The Sphere Experience (Las Vegas)

The Sphere Experience



3.4/5 Pros

  • Great screen and sound technology
  • Movie with great scenes Cons

  • First part of "Experience" not sufficiently scaled and well-organized
  • Catering in the Sphere poor
  • Movie closing with questionable message
  • Too expansive

I guess it is hard to argue against when one is stating that the Sphere in Las Vegas is currently the most exciting new concert venues in the world. The circular ball with all-around display has become one of the key icons of Sin City’s skyline. When my wife and I visited Sin City in late December 2023, it felt just too tempting to give the arena a try – primarily to satisfy our curiosity, but also to share our thoughts with you. At the time of visiting, there are scattered (U2) concert dates, but majorly, the venue is showing a movie specifically made for that technology, Postcards from Earth, as part of The Sphere Experience. This is also the show we visited.


Las Vegas Sphere – Location & Transport

The 2.3 billion USD Sphere is located right East of The Venetian, just a few steps away from the Las Vegas Boulevard / “The Strip”). There are several attractions in short walking and driving distance. The next Las Vegas Monorail station is Harrah’s & The LINQ. There is also a bus stop in front of the venue, EB Sands after Koval (bus line 203). If you arrive by car, you can also pre-purchase a spot at the onsite parking lot. However, the prices are extremely high (up to 75 USD lot parking, 100 USD valet), so that parking in one of the casino hotels and company parking is likely favorable.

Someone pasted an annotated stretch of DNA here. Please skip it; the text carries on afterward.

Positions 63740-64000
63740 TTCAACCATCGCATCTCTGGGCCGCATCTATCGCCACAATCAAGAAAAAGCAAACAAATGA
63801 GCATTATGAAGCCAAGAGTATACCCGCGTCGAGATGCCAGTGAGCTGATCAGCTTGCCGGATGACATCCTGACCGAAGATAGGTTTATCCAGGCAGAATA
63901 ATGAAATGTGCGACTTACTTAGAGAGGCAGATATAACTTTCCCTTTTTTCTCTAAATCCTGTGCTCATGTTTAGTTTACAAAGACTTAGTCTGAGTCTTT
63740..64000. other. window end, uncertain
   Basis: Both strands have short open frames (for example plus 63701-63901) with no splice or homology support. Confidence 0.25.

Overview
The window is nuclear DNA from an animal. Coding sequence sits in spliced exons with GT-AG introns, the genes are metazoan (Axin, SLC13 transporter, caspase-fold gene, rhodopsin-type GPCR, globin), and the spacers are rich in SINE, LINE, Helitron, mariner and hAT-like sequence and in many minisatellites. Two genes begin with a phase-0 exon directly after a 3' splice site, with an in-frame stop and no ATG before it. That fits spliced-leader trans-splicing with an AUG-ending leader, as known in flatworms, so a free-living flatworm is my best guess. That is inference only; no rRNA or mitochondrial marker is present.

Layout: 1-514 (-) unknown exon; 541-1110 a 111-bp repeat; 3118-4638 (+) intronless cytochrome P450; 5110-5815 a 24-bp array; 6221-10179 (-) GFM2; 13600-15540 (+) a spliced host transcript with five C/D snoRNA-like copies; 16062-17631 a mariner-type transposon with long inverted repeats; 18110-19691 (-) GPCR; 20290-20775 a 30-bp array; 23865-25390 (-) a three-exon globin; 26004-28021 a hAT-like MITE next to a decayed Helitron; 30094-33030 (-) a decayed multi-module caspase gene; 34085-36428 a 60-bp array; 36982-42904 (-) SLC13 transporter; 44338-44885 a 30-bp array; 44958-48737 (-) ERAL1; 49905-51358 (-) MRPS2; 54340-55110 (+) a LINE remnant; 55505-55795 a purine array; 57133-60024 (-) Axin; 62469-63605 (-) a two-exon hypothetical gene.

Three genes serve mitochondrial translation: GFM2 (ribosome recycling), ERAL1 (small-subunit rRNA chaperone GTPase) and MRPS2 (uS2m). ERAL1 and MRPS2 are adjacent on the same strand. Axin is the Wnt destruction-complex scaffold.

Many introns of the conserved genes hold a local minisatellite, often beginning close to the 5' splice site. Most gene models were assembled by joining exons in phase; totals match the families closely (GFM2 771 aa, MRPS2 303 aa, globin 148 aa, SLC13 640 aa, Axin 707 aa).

There are two main entrances to the Sphere. One is directly from the Sphere Plaza. The majority of visitor is using a footbridge from The Venetian Resort. Sometimes, the Sphere is also referred to as The Sphere at the Venetian Resort.


Las Vegas Sphere – Arena & Ticket Situation